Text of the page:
The COVID-19 pandemic raises our awareness of the importance of science, both in research and international cooperation – UNESCO Director-General Audrey Azoulay
7 April 2020 — The United Nations is mobilizing international cooperation to harness the power of science to tackle the coronavirus pandemic, while also working with partners to explore innovative crisis responses tools.
Less than 100 days since the World Health Organization (WHO) was notified about the new coronavirus, research has accelerated at incredible speed. “I am glad to report that our research and development efforts are moving quickly,” said WHO Director-General Tedros Adhanom Ghebreyesus in a recent briefing. He shared that the Solidarity Trial – a WHO initiative that assesses potential treatments for COVID-19 – has already led to 74 countries joining or expressing interest to taking part in the trial.
More than 200 patients have already been randomly assigned to one of the studies, he said. While randomized clinical trials normally take years to design and conduct, the Solidarity Trial will reduce the time taken by 80%, according to WHO.
The viral genome was mapped in early January and shared globally, which enabled tests to be developed and vaccine research to start. And about 20 institutions and companies are racing to develop a vaccine.
WHO is gathering the latest scientific findings and knowledge on coronavirus disease (COVID-19) and compiling it in a database, after bringing together 300 scientists, researchers, national public health experts across the world to assess the current level of knowledge about the new virus and identify research priorities and gaps.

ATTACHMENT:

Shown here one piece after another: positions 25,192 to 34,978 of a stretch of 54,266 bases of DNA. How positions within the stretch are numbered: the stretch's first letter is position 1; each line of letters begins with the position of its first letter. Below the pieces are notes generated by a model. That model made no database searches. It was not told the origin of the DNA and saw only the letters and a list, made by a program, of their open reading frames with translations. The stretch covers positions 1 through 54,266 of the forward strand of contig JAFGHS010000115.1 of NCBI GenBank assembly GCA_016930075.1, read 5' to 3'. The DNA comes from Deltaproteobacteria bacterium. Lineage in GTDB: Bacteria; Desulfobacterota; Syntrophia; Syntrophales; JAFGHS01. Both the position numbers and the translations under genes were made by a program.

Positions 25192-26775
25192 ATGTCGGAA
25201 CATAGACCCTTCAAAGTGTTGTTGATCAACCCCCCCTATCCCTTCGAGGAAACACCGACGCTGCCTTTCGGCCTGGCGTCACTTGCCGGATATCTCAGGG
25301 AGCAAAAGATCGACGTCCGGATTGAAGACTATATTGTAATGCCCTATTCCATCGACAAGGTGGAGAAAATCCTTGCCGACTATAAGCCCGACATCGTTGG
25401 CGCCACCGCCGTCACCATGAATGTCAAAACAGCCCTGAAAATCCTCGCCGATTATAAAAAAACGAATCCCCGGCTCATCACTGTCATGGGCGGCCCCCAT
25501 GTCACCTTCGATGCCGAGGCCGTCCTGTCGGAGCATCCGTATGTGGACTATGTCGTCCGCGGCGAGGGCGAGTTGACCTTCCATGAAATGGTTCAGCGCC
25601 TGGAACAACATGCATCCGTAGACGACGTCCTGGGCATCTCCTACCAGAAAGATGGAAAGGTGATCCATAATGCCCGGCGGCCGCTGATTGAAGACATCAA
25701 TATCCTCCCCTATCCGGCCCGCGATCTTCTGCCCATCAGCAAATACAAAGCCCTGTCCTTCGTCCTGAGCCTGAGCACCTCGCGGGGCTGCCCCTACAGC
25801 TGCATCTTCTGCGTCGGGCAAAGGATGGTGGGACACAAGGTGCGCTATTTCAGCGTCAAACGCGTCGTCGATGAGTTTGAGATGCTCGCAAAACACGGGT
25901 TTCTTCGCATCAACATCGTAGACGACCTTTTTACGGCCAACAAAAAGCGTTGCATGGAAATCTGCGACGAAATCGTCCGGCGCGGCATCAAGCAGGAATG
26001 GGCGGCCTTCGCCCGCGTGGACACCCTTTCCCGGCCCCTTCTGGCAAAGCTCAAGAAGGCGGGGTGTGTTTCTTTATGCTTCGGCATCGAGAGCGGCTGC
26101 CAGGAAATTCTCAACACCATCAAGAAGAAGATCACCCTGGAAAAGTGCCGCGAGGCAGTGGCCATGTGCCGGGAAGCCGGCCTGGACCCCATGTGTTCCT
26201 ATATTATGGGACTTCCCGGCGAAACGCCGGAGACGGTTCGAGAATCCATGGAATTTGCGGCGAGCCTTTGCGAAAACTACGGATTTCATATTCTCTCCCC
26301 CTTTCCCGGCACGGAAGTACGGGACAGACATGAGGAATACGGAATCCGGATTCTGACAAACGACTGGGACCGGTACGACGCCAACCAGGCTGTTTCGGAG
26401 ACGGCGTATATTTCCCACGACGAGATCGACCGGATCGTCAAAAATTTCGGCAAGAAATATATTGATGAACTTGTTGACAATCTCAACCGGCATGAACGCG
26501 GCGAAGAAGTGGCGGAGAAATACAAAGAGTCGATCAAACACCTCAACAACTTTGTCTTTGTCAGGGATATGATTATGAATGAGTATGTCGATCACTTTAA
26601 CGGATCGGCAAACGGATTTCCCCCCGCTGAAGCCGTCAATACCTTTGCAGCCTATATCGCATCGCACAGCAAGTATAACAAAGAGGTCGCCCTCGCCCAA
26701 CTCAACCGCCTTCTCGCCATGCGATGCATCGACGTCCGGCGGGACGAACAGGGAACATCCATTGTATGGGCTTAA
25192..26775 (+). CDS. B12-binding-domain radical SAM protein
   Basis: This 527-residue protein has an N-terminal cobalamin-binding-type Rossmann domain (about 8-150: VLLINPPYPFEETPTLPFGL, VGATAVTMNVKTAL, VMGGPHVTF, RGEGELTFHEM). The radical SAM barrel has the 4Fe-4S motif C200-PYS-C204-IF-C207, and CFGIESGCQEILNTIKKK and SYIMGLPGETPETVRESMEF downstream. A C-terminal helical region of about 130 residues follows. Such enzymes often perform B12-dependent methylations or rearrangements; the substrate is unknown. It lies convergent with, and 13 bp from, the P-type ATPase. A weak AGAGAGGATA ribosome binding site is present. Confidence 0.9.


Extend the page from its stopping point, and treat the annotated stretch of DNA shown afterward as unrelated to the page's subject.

WHO is committed to ensuring that as medicines and vaccines are developed, they are shared equitably with all countries and people.
Republic of Korea’s response
The International Telecommunication Union (ITU), a UN specialized agency, is calling on the information and communications technology (ICT) community to rise to the challenge in the face of the pandemic's threat to humanity.
ITU has been holding a series of webinars on the use of artificial intelligence (AI). Kicking off the series, experts from the Republic of Korea shared how innovative technologies have been used to help flatten the curve in the East Asian country.
For instance, the country has a smart quarantine information system that was put in place after the MERS outbreak in 2015. “Even before this COVID-19 outbreak, inbound travellers entering the Republic of Korea have been required to be checked for fever and to also to fill out a health questionnaire,” explained Seon Kui Lee, Director of the Division of Risk Assessment and International Cooperation at the Republic of Korea’s Center for Disease Control and Prevention (KCDC).
Inbound travellers with symptoms or having travelled to or from a risk country are placed in quarantine and are required to download a self-health check mobile app to their smartphone and submit their health conditions on this app during their 14-day incubation period, explained Dr Lee.
KCDC has also established a system which categorized confirmed cases into four categories: mild, moderate, severe and very severe, using AI. “Each category receives a different treatment and is admitted to a different facility according to the severity of the case,” said Dr Lee.